Strategically, this move has been broadly recognized as a first step in what pundits agree will be a wholesale political transformation for Sen. Gardner if he has any realistic hope of staying in office after 2020. Much like when Gardner launched his 2014 Senate campaign by audaciously declaring he no longer supported the “Personhood” abortion ban initiatives, Gardner is making a highly public splash of dissent in hopes of disrupting the “Trump toady” image he currently is saddled with.

The problem, as you can see in Ingraham’s response, is that Gardner is alienating base Republicans that he needs every bit as much as swing voters by caving on Trump’s signature priority. Because Gardner is running in a state whose politics have moved steadily away from Republicans, it makes sense that he is trying to put distance between himself and the Republican brand–but whatever Gardner nets in terms of swing support, which won’t be much, comes at the expense of base Republican votes.

Is there a good move for Gardner at this point? Maybe not, but the people who rightly consider themselves Gardner’s closest allies say this is not it.

Like Clockwork, Cory Gardner Begins His 2020 Pivot

Senator Cory Gardner (R-Yuma) is widely considered to be among the most endangered incumbents facing re-election in 2020. In early December, we wondered aloud in this space about how long it would take before Gardner changed course from his increasingly Trump-loving, GOP leadership-having positions into a pretend “moderate” who is theoretically more capable of winning a second term.

Well, if you picked “January 3” in your office pool for the beginning of the backpedal, you may claim your winnings. As The Hill reports:

Sen. Cory Gardner (R-Colo.), who faces a potentially tough re-election in 2020, says Congress should re-open the federal government, even without a deal on funding President Trump’s border wall.

Gardner is the first Senate Republican to call for ending the partial shutdown even without a deal on President Trump’s demand for $5 billion to fund a border wall.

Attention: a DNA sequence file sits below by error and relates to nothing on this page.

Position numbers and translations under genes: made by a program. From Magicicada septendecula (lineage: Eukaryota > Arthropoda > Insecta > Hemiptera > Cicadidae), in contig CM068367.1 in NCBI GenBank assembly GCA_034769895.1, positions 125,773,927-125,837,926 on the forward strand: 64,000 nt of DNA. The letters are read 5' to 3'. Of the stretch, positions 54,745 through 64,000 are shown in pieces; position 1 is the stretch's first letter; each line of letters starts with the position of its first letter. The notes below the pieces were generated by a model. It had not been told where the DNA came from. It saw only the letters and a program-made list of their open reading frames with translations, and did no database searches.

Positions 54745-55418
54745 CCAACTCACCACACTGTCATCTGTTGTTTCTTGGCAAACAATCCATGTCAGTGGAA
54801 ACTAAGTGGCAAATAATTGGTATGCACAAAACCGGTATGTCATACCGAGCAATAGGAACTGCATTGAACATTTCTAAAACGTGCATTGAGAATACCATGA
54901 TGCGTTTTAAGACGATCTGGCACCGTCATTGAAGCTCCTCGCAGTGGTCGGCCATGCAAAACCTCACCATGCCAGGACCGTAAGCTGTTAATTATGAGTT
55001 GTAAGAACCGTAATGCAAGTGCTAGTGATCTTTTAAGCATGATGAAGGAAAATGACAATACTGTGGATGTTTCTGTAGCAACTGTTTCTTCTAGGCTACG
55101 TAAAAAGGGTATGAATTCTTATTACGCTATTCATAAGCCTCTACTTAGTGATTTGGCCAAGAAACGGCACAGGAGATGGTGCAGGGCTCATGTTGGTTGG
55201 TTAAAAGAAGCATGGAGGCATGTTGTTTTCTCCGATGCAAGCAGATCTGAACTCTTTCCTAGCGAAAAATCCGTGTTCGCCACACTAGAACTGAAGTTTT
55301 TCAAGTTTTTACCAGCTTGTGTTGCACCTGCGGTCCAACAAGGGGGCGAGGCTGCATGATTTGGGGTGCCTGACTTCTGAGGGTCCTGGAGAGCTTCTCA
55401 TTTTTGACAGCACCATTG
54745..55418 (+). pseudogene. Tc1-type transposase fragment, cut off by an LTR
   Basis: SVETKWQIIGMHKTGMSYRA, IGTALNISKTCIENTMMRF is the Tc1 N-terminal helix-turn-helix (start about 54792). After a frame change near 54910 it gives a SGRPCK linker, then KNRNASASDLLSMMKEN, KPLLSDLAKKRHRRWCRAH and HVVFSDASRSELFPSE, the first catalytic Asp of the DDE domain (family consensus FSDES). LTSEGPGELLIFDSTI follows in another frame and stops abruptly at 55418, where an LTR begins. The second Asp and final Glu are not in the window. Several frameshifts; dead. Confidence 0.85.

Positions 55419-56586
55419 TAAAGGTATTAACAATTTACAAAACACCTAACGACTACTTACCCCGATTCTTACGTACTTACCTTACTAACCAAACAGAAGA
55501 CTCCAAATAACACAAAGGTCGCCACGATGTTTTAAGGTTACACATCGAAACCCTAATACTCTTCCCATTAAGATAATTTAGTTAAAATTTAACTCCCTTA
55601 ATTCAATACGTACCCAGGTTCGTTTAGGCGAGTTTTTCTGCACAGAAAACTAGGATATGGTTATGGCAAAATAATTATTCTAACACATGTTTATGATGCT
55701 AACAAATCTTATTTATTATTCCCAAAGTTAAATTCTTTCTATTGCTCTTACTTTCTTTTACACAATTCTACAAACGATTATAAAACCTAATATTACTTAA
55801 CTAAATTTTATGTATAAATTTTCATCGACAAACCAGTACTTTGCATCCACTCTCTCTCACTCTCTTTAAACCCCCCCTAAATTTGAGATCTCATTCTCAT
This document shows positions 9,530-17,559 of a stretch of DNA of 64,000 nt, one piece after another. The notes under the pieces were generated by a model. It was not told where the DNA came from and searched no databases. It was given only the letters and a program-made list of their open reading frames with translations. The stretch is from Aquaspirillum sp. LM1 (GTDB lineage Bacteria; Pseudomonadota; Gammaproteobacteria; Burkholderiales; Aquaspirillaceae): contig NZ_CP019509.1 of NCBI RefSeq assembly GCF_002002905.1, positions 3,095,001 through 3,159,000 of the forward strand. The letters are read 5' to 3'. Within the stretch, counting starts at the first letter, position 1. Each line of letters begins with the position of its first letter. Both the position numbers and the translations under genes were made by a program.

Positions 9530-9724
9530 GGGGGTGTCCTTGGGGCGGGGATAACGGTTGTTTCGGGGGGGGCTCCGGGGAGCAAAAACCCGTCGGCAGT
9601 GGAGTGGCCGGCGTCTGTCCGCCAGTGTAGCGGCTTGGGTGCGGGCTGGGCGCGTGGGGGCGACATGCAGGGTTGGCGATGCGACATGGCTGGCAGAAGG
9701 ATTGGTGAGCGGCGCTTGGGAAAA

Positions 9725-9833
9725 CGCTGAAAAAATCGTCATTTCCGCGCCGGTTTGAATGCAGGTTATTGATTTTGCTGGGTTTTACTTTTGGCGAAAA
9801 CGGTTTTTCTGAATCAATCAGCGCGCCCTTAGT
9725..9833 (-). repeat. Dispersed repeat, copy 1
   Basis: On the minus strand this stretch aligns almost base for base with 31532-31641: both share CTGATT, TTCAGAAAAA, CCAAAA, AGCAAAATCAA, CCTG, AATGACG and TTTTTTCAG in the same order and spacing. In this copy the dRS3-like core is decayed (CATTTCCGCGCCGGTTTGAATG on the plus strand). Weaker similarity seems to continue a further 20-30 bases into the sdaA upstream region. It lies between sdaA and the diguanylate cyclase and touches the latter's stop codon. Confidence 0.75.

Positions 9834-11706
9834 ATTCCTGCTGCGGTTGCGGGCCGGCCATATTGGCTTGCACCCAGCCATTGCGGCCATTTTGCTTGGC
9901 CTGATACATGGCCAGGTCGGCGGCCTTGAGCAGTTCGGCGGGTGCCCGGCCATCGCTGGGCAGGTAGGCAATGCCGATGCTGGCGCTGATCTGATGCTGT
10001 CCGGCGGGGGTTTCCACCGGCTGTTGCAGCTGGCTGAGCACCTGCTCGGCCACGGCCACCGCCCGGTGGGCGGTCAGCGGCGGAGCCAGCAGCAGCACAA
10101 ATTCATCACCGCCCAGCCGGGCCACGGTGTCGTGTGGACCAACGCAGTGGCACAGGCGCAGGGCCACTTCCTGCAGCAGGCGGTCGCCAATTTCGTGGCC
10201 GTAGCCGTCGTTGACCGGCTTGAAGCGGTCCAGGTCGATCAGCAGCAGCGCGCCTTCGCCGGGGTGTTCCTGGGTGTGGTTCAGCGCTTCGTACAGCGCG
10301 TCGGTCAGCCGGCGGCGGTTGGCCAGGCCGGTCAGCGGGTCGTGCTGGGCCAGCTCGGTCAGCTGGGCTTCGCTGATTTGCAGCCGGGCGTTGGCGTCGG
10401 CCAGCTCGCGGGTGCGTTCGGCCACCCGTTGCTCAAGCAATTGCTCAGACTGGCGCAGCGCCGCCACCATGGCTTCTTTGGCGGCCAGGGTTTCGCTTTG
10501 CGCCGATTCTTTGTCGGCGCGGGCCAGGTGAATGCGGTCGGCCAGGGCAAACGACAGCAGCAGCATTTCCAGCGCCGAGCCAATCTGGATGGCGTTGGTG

“I think we should pass a continuing resolution to get the government back open. The Senate has done it last Congress, we should do it again today,” he said…

…Senate Majority Leader Mitch McConnell (R-Ky.) says he will not schedule a vote on a clean stop-gap funding measure to re-open federal agencies without prior sign-off from the president.


Gardner has already publicly reversed himself on the idea of a border wall, but openly calling for an end to the government shutdown without a conversation about a giant wall is a different move — though a completely obvious and expected one for a politician known for saying whatever, whenever. In fact, Jason Salzman of the Colorado Times Recorder previewed this exact scenario just this morning.

Republicans completely own the current government shutdown because President Trump already said it would be his fault. Americans took that message to heart and aren’t buying Trump’s attempts to deflect blame, which makes the shutdown an unquestioned political problem for Republicans like Gardner.

Gardner sees an opportunity here to cast himself as a problem-solving moderate, but these are still just empty words from Colorado’s junior senator. Would Gardner push Senate Majority Leader Mitch McConnell to hold a vote on reopening the government without Trump’s big wall money? Would he support a veto override if Trump refuses to budge? If not, then none of these words matter.